College Ready

Sharing strategies for student success, college readiness and academic coaching


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How to be a Scholar. 6 Steps to Encourage Critical Thinking

As promised, encore presentations of some of our most popular posts. This post “How to be a Scholar. 6 Steps to Encourage Critical Thinking.” is a reader’s favorite over on our Pinterest page, where it has been “repinned” many times. I like the visual appeal of the infographic and will once again use it this Fall in my Freshman Composition classes. The #1 most important skill for any college student in any discipline or major, is critical thinking.
Always Question! xo~Lisa, aka “The Happy Teacher” ūüôā

Psst: Yep, we’re on Pinterest. We feature high quality, visually appealing content for teachers from K-12 to College, including free resources ready to print and use in the classroom.¬†Check out our boards and if you do, leave a comment so we can say Hello!

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As we get to the end of the semester and school year, we are expecting our students to demonstrate higher order thinking skills, or Critical Thinking. I like this infographic from Learning Commons at the University of British Columbia.

Critical Thinking ToolkitThanks to its simple flow chart style, students can use it to clearly reflect on their own thinking. Students need to constantly question their own process, and those of others. They need to ask questions about the text they read, test possibilities, and allow for new discoveries.

Higher order thinking skills (HOTS) push our students beyond simple responses and elevate them to scholars and critics in their own right. Part of what’s vital in education is for students to learn to trust their own voice, while still questioning their thinking. What strategies do you use in your classroom to encourage critical thinking?

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The Secret of Summer: Take a Break

Subtitle: How to take a nap and be productive at the same time.

Hello, sunshine, ice cream cones, fireflies, warm nights and even warmer days. Hello, July! College Ready will be on semi-hiatus for the month, while we recharge, refresh, & unplug a bit, with our family and friends.

Why take a summer break? Well, you will find that your ability to be productive has a direct correlation to your ability to kick off your flip flops and plant your toes in the sand every once in a while. We all need to take the V-word (vacation) every now and again, so that we can come back renewed and ready for new challenges and opportunities.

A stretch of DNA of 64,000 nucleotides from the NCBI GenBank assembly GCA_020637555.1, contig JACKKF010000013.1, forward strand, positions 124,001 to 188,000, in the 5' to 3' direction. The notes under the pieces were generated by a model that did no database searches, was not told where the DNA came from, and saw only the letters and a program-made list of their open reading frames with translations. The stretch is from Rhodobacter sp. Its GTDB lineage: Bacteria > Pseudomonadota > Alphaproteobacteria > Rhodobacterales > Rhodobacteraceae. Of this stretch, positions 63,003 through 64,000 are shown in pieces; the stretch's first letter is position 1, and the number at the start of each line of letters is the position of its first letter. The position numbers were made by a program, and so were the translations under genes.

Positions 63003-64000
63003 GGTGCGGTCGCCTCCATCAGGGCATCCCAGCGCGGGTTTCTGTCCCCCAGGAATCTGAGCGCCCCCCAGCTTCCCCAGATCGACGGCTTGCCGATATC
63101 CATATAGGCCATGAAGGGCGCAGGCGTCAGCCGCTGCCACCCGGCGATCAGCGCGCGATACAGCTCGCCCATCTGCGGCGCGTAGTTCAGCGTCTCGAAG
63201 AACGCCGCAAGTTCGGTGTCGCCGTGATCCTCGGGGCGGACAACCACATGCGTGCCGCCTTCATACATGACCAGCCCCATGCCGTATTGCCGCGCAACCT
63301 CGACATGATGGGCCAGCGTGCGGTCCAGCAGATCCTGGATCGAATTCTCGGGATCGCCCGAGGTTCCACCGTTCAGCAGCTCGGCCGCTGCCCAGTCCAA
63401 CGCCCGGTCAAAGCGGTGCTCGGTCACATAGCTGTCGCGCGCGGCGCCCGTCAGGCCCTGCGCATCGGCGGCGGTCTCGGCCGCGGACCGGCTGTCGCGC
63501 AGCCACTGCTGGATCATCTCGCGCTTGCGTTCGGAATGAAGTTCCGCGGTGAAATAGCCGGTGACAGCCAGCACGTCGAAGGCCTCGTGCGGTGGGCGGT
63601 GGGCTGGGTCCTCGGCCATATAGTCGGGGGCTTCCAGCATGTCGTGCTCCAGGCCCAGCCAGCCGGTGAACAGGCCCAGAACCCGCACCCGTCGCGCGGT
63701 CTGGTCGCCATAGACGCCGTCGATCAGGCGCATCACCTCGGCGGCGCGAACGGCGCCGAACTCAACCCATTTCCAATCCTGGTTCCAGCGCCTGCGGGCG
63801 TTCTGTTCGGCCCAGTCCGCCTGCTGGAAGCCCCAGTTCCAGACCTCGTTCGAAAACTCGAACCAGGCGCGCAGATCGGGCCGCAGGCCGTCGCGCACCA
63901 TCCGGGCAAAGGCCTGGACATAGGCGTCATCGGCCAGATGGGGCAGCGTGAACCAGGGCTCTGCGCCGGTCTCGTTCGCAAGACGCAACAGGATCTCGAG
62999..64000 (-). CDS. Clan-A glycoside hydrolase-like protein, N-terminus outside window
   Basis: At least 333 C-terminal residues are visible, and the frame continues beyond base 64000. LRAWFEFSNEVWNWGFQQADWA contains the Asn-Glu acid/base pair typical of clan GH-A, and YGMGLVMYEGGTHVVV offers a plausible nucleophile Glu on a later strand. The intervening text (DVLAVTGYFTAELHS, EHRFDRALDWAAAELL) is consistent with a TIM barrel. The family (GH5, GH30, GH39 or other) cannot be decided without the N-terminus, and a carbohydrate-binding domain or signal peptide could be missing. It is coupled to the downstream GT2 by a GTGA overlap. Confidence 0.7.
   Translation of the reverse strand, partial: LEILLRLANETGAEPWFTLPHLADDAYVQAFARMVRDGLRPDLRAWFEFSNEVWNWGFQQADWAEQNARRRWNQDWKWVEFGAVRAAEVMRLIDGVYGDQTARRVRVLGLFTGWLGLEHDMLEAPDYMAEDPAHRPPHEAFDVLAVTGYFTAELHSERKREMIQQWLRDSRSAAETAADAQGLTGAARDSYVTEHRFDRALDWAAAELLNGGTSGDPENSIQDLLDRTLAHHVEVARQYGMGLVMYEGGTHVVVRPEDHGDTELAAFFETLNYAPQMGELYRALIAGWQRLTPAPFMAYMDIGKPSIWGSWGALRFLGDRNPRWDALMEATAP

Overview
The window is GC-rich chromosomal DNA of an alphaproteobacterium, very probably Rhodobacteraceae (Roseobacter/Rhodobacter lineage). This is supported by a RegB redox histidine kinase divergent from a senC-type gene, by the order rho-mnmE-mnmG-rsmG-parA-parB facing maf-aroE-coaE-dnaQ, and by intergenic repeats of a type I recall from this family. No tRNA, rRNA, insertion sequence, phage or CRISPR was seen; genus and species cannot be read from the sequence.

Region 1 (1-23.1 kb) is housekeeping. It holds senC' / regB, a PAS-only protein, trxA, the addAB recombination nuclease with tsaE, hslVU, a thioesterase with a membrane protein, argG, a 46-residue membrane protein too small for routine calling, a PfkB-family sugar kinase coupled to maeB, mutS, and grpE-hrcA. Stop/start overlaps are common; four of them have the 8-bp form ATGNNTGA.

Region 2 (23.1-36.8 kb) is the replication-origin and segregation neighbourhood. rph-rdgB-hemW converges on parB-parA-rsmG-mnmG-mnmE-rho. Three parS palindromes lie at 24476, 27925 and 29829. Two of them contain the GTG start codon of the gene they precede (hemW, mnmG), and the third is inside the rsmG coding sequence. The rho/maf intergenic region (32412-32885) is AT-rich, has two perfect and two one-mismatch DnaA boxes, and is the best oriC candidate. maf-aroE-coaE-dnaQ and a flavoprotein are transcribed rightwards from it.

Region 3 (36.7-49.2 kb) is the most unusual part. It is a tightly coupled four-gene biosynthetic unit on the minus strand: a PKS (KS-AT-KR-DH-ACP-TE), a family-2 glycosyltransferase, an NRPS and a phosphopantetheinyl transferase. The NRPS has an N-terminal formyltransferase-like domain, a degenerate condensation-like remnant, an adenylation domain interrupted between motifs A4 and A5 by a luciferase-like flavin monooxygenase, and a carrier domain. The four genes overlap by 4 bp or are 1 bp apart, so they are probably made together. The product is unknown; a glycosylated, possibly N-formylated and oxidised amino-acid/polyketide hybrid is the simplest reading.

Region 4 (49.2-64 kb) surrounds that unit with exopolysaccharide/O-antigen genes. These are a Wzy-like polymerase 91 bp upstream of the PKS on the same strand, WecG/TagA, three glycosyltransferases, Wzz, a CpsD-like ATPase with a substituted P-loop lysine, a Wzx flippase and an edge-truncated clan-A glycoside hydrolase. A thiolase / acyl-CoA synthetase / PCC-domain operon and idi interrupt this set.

Throughout the month, we’ll feature some fabulous encores of “Fan Fave” blog posts from the past year, along with our top-liked inspirational quotes. With gratitude & appreciation for all your support from all over the world~~Lisa


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Beyond the 3Rs: Skills all Students Will Need to Thrive in the Global Market

Move over Reading, Writing, and ‘Rithmatic.” ¬†According to “The Learning Curve,” here are the 8 “Must-Have” skills students will need in the future to stay competitive:

Leadership. Digital Literacy. Communication. Emotional Intelligence. Entrepreneurship. Global Citizenship. Problem Solving. Team Working.

Notice the strong reliance on the social-emotional aspects of interpersonal communication, along with the need to lead and be able to work in a collaborative environment. Students often balk at group work, but this is what all future employers see as essential.

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These “21st century non-cognitive skills” are essential in a global market, and are defined as the “abilities important for social interaction.”

I found this post via¬†Edudemic. You can read their entire post here. The information and graphic came from the original report called “The Learning Curve,” produced by Pearson. You can read it¬†here.


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Get Involved. Help Others. Have Fun. Summer Community Service for Teens

Coaches Corner:

Ahhh, Summer. To students, it means freedom and fun and lazy days with friends. With so much free time, this could also mean the perfect opportunity for your teen to try out volunteering at a local non-profit.

Often, teens need community service ¬†for a high school requirement. Others want to volunteer as part of their preparations for applying to colleges and universities. But that isn’t what summertime is all about. Summer is about the unknown, trying new things, and finding new paths. That’s why trying on a new role as a volunteer is the perfect way to help others and have some fun in the sun! Endless opportunities exist for teens to get their feet wet and find an authentic way to get involved.¬†Some teens will love the fast pace of organizing a soccer match at a youth camp, while others will love the serenity of restoring a park trail.